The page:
Taking Action on Commissioner Recruiting

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Action Changes Things

  • Action starts with identifying prospects: individuals who might be good candidates to serve as commissioners. Again, experience in Unit Service, or in Scouting, isn’t a necessarily a prerequisite. Individuals in professions where a servant’s heart is a key to success (teachers, health care professionals, etc.) might be excellent commissioners. A human resources professional might be an excellent prospect to lead council or district recruiting. A technology professional might be an excellent prospect to help in developing needed data or training other commissioners to use Scouting applications. A variety of research tools are available to help identify prospects.
    • Commissioner Tools can help with research: unit commissioners can enter current unit leaders who might be good prospects when completing a detailed unit health assessment and a report listing those prospects can be produced. New Member Coordinators can also help with research: they likely will know which unit leaders are looking for new prospects in Scouting. A review of current and prior unit rosters may identify volunteers no longer registered with the unit who might be available.
    • Never stop shopping: while visiting units, attending Scouting meetings and events, or even meeting people in other settings, look for individuals who appear to have the one prerequisite for Unit Service – a servant’s heart – and might be interested in helping youth through Scouting.
    • Friendstorming works, and it can be done by any group of volunteers interested in recruiting others to help. It need not be a district or council-wide initiative (although it’s always good to share prospects identified who may not be great candidates for Unit Service who might be effective in other areas. Scouting is always looking for great volunteers and a Friendstorming exercise led by a district commissioner might turn up a great candidate for the district operating committee.
  • All prospects may not be great candidates. Additional research is needed. Always ask for others who can provide additional information about a prospect that will help determine whether they are a candidate for Unit Service.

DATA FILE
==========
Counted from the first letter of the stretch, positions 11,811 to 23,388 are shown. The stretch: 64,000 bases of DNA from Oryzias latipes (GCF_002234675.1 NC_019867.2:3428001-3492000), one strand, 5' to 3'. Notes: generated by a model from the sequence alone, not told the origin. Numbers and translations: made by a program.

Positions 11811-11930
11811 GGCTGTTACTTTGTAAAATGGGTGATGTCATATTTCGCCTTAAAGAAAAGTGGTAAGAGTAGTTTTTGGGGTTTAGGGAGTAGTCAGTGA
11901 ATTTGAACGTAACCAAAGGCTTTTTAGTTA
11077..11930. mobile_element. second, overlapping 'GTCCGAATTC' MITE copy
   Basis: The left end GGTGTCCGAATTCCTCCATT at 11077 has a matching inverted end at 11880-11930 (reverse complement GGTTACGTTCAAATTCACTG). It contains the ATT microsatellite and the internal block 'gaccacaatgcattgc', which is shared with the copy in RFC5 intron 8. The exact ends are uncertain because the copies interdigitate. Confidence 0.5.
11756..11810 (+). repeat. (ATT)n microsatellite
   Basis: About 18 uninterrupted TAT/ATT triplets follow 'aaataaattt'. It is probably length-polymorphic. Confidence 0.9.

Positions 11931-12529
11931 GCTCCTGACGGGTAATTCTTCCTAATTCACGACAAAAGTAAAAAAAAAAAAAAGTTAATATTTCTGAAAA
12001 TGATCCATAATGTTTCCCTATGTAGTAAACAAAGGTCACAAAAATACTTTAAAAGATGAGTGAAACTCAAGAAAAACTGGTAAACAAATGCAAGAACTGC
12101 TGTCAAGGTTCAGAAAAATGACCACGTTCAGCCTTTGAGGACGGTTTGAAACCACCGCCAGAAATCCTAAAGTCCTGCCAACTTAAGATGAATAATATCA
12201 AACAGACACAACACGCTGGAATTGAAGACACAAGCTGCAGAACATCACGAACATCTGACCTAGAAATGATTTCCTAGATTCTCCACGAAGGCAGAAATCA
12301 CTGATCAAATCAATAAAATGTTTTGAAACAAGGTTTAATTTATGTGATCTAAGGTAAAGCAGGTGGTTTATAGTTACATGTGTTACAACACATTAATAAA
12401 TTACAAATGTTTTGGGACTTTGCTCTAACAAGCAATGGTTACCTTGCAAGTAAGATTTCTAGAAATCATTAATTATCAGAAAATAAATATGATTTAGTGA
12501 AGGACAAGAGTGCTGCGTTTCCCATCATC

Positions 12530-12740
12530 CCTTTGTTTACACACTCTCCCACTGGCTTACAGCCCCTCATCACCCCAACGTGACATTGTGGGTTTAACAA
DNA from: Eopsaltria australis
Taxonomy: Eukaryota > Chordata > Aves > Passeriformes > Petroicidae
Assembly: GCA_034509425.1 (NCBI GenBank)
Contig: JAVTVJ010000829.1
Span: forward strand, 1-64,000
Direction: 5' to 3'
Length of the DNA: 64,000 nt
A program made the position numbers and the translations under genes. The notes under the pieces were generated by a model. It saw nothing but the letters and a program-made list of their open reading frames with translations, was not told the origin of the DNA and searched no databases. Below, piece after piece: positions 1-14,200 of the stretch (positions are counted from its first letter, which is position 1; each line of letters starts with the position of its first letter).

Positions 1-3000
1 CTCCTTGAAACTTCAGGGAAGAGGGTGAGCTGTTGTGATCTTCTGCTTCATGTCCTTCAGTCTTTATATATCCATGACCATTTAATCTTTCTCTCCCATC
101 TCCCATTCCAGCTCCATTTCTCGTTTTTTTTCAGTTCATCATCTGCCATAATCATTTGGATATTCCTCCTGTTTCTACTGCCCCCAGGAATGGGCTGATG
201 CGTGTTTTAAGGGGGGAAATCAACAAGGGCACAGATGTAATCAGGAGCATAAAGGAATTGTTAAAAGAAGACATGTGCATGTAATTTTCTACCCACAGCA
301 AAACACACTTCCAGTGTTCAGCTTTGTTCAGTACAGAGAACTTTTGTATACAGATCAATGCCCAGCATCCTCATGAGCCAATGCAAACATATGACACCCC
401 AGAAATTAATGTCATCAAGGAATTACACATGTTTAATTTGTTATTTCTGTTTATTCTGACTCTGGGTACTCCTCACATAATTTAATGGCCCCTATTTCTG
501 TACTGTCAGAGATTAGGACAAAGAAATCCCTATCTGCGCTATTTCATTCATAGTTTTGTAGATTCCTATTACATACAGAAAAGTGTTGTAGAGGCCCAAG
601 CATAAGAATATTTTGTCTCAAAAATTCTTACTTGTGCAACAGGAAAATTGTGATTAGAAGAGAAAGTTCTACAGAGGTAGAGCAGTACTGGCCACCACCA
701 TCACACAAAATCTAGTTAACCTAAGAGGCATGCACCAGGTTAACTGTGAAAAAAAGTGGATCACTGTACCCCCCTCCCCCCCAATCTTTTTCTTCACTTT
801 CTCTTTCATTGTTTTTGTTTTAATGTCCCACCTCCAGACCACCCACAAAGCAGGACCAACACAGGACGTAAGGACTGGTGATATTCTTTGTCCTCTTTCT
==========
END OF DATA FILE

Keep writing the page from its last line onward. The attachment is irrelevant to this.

• Once a great candidate has been identified, making the ask requires a plan of its own:
    • Who can help that knows the candidate well – and who the candidate will have a hard time telling no? Ask that person to help in making the ask (and limit the ask team to only two or three to avoid intimidating the candidate).
    • Be prepared to tell the candidate what success looks like and the time commitment required to achieve it. Put it in writing – less than one page – it will have an impact.
    • Be prepared to provide the candidate with an estimated minimum time commitment for their first year of service. Offer specific examples of events and times with an estimated total.
    • Be prepared to tell the candidate why they are a good candidate for the role in which they are being asked to serve.
    • Volunteers are motivated by three things: influence, fellowship, or achievement. You won’t know which one is most important to a candidate, so always address all three. The candidate will respond to the one important to them; if you leave out one of the three, you may miss a great candidate.
  • “No” doesn’t necessarily mean “no;” it may only mean that more information is needed or that the time isn’t right. Circle back periodically on great candidates who didn’t say “yes” the first time; invite them to Scouting or Unit Service events; you may eventually hear “yes;” and when there is really no opportunity of success, it will be apparent.